Tuberculosis Testing

Tuberculosis Testing

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Tuberculosis Testing


Whether you have active TB disease or simply test positive for TB infection, you must see a healthcare professional for evaluation and treatment.

Tuberculosis (TB) is a disease that spreads through the air. It can cause serious health problems. TB is on the rise. To protect your health, get tested.

Palm view of hand and forearm showing red bump on forearm.

Who Should Be Tested?

Anyone can be exposed to TB. However, certain people are at higher risk for exposure, especially healthcare professionals, the homeless, and people coming from countries with high TB rates. People whose bodies are less able to fight off infections, such as the elderly and people with HIV and AIDS, are also more likely to get TB. If you’re at risk for exposure, get tested regularly.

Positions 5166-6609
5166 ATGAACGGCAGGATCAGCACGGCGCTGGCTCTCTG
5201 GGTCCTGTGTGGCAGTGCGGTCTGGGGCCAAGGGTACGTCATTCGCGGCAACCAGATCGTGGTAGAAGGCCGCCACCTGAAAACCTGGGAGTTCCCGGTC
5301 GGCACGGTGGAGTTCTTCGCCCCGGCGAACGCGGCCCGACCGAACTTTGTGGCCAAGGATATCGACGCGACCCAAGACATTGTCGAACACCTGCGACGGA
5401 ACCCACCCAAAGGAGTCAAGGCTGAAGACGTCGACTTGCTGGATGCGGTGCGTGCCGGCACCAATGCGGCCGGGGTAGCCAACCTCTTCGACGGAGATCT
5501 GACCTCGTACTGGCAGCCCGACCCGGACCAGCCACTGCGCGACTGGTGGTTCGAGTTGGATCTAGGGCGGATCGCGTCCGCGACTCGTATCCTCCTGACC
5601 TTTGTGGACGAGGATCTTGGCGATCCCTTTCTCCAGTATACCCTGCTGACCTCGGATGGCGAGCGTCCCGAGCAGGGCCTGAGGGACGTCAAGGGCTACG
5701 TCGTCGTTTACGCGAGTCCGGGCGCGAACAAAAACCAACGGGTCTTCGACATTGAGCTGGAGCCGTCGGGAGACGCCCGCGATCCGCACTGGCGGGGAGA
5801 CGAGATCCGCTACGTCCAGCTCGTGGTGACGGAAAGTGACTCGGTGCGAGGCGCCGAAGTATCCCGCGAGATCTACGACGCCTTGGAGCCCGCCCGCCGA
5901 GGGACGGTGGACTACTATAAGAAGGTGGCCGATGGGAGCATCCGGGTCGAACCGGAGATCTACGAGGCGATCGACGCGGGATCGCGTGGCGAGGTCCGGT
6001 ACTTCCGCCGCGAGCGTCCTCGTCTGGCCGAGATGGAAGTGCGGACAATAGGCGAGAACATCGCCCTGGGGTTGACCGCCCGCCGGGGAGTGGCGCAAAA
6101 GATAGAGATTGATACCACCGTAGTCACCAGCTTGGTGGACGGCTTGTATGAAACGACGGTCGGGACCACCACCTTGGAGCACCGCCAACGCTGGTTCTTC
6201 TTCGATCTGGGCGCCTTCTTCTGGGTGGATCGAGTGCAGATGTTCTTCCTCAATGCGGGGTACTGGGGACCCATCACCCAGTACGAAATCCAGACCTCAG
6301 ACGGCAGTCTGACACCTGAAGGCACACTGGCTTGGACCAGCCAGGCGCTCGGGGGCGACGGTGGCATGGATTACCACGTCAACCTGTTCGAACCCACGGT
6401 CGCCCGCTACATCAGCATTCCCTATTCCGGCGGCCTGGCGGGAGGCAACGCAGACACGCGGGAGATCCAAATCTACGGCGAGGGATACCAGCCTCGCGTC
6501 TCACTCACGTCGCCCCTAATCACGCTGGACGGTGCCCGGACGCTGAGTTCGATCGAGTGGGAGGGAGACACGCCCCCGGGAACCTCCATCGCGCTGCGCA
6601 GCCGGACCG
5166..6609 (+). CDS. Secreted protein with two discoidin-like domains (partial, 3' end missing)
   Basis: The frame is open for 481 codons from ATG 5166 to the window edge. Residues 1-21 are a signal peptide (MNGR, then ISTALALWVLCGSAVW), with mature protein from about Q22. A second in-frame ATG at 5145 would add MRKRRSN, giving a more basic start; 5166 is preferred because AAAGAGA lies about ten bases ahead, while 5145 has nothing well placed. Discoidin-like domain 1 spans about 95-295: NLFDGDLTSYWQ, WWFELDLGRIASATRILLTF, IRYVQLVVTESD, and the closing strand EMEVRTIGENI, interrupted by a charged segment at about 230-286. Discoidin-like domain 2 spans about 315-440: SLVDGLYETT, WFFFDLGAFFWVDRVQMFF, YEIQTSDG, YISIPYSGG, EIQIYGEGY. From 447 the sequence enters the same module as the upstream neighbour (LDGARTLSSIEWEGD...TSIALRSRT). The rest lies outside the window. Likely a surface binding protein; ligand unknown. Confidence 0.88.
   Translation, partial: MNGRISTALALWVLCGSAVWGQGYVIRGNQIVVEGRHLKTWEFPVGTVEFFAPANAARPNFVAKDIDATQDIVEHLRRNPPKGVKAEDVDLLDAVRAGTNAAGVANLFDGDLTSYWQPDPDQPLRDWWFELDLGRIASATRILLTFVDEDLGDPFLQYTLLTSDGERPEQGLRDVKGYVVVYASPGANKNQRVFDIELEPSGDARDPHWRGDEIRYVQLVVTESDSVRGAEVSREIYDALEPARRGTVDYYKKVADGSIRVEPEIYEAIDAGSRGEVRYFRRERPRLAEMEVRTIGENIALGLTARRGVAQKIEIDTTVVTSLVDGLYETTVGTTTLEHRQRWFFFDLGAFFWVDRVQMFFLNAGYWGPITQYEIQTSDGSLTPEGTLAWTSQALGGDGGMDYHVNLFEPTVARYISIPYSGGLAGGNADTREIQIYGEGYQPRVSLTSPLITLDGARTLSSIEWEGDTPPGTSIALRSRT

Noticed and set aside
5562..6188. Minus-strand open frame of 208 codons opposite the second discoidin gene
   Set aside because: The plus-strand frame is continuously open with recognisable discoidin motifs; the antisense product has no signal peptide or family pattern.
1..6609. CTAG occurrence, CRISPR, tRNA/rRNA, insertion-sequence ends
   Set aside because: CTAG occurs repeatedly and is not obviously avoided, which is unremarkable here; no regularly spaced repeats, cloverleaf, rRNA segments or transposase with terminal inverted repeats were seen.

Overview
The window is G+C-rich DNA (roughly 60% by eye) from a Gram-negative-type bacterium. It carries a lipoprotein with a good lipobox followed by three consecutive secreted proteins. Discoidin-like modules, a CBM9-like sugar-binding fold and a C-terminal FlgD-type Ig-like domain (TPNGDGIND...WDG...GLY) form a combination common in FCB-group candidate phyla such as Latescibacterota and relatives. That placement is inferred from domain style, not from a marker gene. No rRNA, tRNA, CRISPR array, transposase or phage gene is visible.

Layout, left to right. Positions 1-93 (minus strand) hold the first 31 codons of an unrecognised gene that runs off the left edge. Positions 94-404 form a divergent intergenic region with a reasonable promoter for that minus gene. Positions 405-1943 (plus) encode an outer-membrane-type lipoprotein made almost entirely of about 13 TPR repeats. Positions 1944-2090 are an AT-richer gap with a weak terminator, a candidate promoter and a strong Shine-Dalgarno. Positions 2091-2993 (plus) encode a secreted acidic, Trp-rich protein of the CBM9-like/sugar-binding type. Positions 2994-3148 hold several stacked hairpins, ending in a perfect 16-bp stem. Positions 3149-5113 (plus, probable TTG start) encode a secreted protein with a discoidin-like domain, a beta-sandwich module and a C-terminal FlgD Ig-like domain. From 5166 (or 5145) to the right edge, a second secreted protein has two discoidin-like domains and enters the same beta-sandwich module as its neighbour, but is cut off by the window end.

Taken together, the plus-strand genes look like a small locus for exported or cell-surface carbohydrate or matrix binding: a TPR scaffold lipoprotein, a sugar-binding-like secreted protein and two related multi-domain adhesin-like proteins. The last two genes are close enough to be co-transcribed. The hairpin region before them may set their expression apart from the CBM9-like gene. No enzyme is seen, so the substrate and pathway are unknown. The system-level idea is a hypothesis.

The TB Skin Test

The TB skin test tells you if the tuberculosis bacteria are in your body. Your healthcare professional places a small amount of solution under the skin with a needle to see if a reaction occurs. Keep in mind that although many people are infected with TB, very few develop TB disease.

Getting Your TB Test Results

Within 2–3 days after the test, you’ll be asked to return to your healthcare professional. Be sure to keep this appointment. Your test results will be evaluated during this visit. In some cases, a second test may be done to confirm results.

What Do the Test Results Mean?

  • Negative results mean you likely don’t have the TB bacteria in your body.

  • Positive results mean that you may have been infected with the TB bacteria. This doesn’t necessarily mean you have active TB disease. More tests, such as chest x-rays, are needed to find out if you have TB disease.